November 7, 2008
Purdue receives grant to help students learn about climate changeWEST LAFAYETTE, Ind. - Purdue University researchers will investigate how middle and high school students learn about global warming and climate change, thanks to a grant from the National Science Foundation.
The four-year, $1.5 million grant is for a project titled "Making Sense of Global Warming and Climate Change: Model of Student Learning via Collaborative Research."
"This research will help students learn science in a coherent way," said Anita Roychoudhury, principal investigator and associate professor of science education. "It will also help teachers and science educators develop a better understanding of the ways students learn."
In addition to Roychoudhury, the research team includes co-investigators Andrew Hirsch, professor of physics; Daniel Shepardson, professor of geoenvironmental and science education; Dev Niyogi, assistant professor of agronomy and earth and atmospheric sciences; and Brenda Capobianco, associate professor of science education.
"Little research has been conducted that investigates students' conceptions about climate change, so this study is needed to help teachers develop curriculums," Shepardson said. "Teaching and learning about climate change is conceptually challenging. Although students can collect local weather data and relate it to local climate, they cannot monitor climate change due to time and scale issues. In order to learn about climate change, they must interpret, analyze, explain and evaluate historical data and model-based data projections."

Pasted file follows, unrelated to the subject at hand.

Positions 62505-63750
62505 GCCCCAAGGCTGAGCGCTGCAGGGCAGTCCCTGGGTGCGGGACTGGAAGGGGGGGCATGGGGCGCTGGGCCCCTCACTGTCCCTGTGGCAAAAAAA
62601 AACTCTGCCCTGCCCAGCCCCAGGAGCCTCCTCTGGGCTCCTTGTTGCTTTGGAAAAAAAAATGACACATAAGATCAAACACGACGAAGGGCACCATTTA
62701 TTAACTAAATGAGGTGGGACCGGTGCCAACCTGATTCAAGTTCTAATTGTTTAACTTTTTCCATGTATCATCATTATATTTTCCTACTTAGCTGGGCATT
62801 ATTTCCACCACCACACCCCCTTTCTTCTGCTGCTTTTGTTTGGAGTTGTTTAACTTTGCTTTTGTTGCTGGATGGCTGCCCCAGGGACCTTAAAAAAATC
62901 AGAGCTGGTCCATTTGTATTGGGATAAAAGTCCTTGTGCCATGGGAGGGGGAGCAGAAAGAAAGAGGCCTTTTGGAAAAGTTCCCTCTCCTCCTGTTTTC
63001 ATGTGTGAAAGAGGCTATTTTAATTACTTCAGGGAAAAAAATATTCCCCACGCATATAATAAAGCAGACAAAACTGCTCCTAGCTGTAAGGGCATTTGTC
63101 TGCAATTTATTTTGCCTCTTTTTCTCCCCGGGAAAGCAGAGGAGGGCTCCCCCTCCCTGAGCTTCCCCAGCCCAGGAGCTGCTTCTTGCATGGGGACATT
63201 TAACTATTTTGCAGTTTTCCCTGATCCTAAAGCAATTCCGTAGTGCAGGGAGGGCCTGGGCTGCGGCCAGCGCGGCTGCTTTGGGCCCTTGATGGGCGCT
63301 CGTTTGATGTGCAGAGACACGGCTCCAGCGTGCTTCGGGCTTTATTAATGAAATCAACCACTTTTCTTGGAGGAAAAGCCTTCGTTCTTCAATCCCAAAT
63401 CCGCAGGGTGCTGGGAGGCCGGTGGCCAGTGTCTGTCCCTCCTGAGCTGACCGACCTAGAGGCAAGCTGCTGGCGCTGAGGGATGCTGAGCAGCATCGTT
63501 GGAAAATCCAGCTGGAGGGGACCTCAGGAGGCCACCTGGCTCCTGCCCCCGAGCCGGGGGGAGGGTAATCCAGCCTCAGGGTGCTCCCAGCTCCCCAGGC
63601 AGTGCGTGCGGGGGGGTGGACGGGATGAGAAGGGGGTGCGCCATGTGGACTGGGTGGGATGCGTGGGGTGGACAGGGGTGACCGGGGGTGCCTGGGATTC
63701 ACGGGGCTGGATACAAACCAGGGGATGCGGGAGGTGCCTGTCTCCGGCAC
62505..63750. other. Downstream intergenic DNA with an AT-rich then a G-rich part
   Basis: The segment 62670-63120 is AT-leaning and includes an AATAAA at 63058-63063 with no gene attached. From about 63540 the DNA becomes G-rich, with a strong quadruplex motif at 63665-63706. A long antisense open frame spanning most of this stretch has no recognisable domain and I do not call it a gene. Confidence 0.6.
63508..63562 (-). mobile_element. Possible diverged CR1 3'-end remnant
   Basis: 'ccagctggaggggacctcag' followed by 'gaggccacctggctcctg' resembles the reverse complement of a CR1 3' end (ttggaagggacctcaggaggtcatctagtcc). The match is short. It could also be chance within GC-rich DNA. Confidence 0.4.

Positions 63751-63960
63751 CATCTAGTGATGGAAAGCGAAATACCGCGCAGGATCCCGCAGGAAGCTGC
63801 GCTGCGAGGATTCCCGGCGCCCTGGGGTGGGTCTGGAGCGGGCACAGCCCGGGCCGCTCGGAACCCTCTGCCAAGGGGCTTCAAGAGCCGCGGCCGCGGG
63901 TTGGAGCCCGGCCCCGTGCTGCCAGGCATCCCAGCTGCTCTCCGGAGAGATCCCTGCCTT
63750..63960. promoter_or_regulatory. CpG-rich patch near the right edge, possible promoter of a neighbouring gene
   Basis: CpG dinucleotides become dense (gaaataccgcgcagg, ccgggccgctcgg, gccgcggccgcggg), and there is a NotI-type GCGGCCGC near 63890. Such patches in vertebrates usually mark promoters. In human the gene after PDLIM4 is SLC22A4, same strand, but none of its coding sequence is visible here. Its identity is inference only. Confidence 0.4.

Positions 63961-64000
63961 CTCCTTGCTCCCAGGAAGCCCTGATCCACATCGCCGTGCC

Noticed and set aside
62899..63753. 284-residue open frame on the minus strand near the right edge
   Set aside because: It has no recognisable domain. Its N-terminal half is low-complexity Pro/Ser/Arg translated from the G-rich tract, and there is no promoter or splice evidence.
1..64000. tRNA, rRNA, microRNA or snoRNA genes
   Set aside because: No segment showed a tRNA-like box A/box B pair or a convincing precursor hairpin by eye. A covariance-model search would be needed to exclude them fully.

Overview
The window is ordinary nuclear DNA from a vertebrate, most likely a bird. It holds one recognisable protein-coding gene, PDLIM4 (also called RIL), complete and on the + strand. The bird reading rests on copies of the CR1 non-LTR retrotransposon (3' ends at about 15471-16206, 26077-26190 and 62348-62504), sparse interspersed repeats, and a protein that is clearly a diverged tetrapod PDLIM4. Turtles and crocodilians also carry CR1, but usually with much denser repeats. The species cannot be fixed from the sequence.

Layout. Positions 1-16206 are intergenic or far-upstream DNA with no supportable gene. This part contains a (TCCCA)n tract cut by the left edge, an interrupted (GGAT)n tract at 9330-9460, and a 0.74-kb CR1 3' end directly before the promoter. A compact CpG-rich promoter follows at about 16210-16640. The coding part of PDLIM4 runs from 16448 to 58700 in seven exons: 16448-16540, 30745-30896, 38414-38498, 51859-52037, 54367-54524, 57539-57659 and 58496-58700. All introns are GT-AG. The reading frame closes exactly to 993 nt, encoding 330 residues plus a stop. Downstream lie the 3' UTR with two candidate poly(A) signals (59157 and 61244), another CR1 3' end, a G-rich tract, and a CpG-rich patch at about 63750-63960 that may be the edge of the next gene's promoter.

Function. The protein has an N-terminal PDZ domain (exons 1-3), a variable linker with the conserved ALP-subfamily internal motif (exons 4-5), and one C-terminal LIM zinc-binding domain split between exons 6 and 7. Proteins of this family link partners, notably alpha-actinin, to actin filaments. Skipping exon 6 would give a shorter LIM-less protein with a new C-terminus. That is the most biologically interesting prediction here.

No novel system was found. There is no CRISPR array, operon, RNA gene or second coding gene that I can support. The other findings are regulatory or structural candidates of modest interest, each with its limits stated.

The team plans to construct models for students and teachers to improve classroom instruction of global warming and climate change topics.
"Global warming and climate change is one of the most significant problems that we face today, and education will likely play a key part in the solution," said James Lehman, head of the Purdue's Department of Curriculum and Instruction. "This project is significant because it will help us better understand how students learn about the subject and how we can best teach the scientific concepts related to this important problem."
Shepardson said, "Teaching about climate change is essential if students are to become knowledgeable citizens responsible for making informed decisions about climate change and our planet."
Writer: Tonya Agnew, (765) 494-0568, email@example.com
Source: Anita Roychoudhury, firstname.lastname@example.org
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